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Exercise: Standing Diagonal Pull-Over with rapid Hip Flexion

This Core exercise is ideal for athletes looking to improve their dynamic postural strength.

The diagonal, uni-lateral and acceleration / deceleration elements of this movement require the athlete to develop strength and stability through the hips, abdominal / low back complex and upper back, ultimately leading to functional improvements in rotational power and athletic stability.

Have you tried this exercise? Share your training experience with us.



Primary Muscle Groups: Muscles around the hip (particularly the Hip Flexors), the External Obliques, Eerctor Spinae, Latissumus Dorsi, the Deltoids and the deep muscles of the abdomen and lumbar spine.
Technique Ques: The athlete assumes the starting position by slightly abducting and extending 1 leg (this will be the "active" leg) and extending the arms above the head to the opposite side of the "active" leg. When using a mirror to correct technique, the athlete should observe a slight diagonal axis from the top of the extended arms, to the end of the extended leg. Holding a weight plate, the athlete begins the exercise by pulling the weight (maintaining arm extension) diagonally across the midline of the chest to meet the knee which simultaneously is being pulled through hip flexion. The athlete should not slam the weight into the knee, rather they should focus on decelerating the weight so that the knee and weight plate simply meet one another. From here, the athlete then rapidly pulls the weight (with extended arms) back along the diagonal axis over head while pushing the active leg back through rapis leg extension.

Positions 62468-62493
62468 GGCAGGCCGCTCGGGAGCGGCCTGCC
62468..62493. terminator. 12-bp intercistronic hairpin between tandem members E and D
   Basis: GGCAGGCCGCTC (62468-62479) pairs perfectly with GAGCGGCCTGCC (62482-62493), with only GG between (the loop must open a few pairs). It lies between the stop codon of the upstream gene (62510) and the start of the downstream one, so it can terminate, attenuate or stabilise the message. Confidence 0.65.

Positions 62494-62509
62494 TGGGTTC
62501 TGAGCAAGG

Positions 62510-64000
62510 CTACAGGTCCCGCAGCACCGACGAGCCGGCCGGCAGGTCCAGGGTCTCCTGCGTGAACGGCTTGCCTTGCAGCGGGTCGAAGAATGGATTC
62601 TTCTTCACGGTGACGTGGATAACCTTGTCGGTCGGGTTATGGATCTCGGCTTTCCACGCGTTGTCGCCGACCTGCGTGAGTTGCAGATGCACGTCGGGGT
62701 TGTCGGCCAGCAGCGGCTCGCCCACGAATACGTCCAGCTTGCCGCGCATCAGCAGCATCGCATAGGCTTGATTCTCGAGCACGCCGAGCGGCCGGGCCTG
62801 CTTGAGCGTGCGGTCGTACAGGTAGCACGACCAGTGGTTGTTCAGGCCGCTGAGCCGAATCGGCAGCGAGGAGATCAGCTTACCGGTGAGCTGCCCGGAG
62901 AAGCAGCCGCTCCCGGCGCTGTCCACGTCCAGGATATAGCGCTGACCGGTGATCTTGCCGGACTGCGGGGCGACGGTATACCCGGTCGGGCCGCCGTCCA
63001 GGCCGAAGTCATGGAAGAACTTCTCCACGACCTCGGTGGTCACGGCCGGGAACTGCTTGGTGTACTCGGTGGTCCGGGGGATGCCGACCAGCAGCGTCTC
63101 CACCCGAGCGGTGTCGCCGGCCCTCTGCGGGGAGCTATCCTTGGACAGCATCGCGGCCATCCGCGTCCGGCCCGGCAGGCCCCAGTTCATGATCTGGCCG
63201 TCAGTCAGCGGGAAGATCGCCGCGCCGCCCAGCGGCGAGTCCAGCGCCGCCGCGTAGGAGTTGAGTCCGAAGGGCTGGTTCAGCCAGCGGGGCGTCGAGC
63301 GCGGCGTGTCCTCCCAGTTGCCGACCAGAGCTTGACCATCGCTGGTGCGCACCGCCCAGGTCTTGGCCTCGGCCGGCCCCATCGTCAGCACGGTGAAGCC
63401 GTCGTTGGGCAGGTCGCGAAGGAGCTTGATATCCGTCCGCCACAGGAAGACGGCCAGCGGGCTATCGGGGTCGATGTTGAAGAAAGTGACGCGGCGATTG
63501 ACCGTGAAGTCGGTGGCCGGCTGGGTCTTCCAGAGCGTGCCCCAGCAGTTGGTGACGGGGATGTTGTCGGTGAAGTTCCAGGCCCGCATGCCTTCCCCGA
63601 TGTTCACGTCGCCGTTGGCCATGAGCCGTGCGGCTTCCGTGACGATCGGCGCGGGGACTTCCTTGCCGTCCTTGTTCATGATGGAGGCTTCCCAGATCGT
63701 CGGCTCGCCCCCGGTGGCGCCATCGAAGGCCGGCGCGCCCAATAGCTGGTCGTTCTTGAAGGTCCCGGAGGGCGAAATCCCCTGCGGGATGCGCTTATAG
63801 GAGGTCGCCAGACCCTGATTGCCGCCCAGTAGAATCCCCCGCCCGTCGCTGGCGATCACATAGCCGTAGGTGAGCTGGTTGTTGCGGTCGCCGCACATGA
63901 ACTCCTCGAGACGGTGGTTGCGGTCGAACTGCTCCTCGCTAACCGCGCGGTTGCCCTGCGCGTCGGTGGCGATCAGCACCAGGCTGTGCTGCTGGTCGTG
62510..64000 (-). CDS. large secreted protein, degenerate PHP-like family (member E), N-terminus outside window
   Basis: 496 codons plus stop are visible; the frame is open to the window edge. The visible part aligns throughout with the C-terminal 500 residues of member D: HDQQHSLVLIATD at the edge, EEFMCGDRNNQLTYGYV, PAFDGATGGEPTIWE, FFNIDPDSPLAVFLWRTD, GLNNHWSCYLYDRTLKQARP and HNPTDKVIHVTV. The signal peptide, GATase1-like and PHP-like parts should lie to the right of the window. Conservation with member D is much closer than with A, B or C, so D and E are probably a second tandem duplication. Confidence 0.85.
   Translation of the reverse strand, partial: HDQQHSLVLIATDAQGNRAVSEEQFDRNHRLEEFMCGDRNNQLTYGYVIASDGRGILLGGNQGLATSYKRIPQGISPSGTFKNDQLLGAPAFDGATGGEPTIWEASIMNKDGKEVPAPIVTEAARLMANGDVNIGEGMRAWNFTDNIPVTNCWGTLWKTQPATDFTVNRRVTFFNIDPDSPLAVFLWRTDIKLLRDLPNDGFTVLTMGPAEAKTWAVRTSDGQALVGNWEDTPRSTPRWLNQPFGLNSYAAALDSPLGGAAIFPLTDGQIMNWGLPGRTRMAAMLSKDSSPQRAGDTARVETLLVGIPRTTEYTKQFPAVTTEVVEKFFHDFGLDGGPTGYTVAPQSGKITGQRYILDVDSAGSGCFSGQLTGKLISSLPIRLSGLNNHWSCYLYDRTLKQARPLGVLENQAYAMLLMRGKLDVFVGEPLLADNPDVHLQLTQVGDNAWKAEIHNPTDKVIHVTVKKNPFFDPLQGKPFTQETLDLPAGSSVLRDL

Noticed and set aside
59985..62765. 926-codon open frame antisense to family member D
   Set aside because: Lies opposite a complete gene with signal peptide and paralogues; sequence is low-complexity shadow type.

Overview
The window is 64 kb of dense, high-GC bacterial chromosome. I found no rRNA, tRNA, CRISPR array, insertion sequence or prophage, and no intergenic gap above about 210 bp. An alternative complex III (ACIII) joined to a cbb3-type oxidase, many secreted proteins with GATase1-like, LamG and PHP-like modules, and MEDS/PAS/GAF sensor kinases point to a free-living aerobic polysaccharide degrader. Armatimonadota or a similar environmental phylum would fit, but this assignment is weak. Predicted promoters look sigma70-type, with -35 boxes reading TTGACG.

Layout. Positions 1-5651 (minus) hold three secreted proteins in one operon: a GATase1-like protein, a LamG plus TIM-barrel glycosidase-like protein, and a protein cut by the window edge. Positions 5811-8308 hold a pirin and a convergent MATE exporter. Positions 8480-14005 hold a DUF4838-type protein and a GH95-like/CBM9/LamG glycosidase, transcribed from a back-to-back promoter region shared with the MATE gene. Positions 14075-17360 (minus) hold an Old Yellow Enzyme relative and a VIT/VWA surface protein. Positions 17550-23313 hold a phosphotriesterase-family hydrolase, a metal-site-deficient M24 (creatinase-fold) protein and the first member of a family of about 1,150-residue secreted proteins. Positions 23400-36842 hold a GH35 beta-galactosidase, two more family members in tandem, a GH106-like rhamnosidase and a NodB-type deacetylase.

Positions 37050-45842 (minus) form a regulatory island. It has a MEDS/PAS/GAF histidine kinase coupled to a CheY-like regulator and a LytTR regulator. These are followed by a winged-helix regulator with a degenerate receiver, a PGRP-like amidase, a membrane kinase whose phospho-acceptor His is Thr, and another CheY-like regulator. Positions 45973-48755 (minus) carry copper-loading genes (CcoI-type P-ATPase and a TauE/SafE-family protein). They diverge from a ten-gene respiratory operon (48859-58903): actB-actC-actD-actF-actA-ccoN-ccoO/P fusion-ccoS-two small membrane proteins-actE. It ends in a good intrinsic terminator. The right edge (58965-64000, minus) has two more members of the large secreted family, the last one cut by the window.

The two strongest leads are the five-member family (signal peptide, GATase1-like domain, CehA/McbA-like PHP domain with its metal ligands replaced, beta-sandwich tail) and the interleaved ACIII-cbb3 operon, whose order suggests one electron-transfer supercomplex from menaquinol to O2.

The athlete should maintain neutral hip extension throughout the exercise. There should be no "swing" at anypoint during the exercise.
Options for Progression: The athlete can progress this exercise by increasing the number of reps and sets, or by increasing the speed of movement, or by increasing the weight used. Athletic progressions include increasing speed during the concentric phase, and decreasing the speed during the excentric phase of the movement

Variations of this Exercise:
Dynamic Adductor Stretch with Weighted Rotations
Adductor Kick-Outs
Kneeling Diagonal Pull-Over

 

                          
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This website is not intended to provide medical advice whereby any and all exercise suggestions or recommendations contained within should not be taken as such. Please review the PTSI Privacy Policy and Authorized Use Policy and consult your physican before engaging in any activity described in this website.
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